After the Gestapo officers had left a meeting of the Committee was held and Moniek Merin assumed control as General Manager of all Zaglebie Jews. Several days later, there appeared a large number of SS on the streets of our city together with many vehicles. Their appearance caused a panic. The Germans grabbed people who were merely walking on the street and threw them into the vehicles. They captured several hundred Jews in this manner. The victims were held in barracks of the prison camp which we had been forced to erect. The Germans beat the victims bloodily, forced them to perform various strenuous exercises for hours non stop, paying no heed to the age or state of health of these people. All interventions on behalf of the victims produced negative results. After two days Merin arrived and declared that the prisoners would be released, but only after an enormous sum in the form of a "contribution" were raised. The money must be raised in the space of two days. In the event the sum wasn't paid in this time-limit he couldn't guarantee the safety of the prisoners. In the evening, he called a meeting of the Committee, ostensibly with the aim of arranging the contribution from the citizens of the city. Before discussion of the matter , however, Merin ordered to be brought to the meeting bottles of vodka, fish, cake, a dozen or so geese and beer in casks. Preparations for such a party were a necessary encouragement for the Committee to work, he explained. Indeed, Merin maintained this system of parties until the end of his authority. Some members of the Committee, as a sign of protest, refused to participate in this drinking bout, paid for by funds held in trust by the Committee, out of regard for the tragic circumstances, when the fate of their countrymen was so insecure, when the prisoners held in the camp were so tormented.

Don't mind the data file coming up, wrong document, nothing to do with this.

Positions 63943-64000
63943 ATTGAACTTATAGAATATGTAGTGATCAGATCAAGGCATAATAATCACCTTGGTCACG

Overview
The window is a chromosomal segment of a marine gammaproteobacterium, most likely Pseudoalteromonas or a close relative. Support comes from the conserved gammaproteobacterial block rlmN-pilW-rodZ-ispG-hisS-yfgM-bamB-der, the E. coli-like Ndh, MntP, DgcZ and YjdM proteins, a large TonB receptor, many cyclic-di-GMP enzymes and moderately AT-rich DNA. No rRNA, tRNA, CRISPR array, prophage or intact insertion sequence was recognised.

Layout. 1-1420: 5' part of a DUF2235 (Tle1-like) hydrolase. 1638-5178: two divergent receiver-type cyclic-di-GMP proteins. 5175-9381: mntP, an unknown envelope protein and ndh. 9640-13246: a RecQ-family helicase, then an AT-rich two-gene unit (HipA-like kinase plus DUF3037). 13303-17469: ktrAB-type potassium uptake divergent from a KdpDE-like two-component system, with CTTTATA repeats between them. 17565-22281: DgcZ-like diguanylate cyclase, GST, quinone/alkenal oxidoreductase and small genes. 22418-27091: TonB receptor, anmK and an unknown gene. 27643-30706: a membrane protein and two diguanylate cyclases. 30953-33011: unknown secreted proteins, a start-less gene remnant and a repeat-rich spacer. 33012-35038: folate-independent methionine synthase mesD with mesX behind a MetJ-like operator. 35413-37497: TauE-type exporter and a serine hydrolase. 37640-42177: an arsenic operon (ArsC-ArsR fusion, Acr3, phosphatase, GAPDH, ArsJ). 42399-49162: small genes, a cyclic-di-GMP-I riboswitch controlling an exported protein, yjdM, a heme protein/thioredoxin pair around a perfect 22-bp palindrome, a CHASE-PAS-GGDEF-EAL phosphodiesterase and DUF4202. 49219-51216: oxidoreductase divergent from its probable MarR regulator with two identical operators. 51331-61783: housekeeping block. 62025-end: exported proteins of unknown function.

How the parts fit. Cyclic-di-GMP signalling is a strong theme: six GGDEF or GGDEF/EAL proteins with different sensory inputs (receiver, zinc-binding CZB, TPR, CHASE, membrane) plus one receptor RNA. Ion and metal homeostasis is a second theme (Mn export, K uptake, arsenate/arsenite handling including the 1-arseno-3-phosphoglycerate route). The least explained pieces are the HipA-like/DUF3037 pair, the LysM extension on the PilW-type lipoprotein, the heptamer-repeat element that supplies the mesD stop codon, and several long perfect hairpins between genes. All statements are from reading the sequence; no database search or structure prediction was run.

After the party, word of the contribution was spread among the Jewish citizens of the city with an immediate time-limit for payment. After collecting the money, the persons arrested were soon released, but in a most pitiful condition. Then began a new era in the work of the Bedzin Committee. On instruction of Merin, the leadership passed from Ing. Weinziher to Jakub Ehrlich, a citizen of Bedzin who, until now had been a member of the Committee. Two or three days later, Merin summoned an urgent session in which he announced that, by order of the Gestapo, all Jews living in the area of East Upper Silesia were required to wear on their left arm a white band with a blue star. This order, however, could be suspended by payment of an enormous contribution to the Gestapo. After a short discussion, the Committee unanimously resolved that they will wear the armbands and not pay money inasmuch there wasn't anyone left from whom to gather it.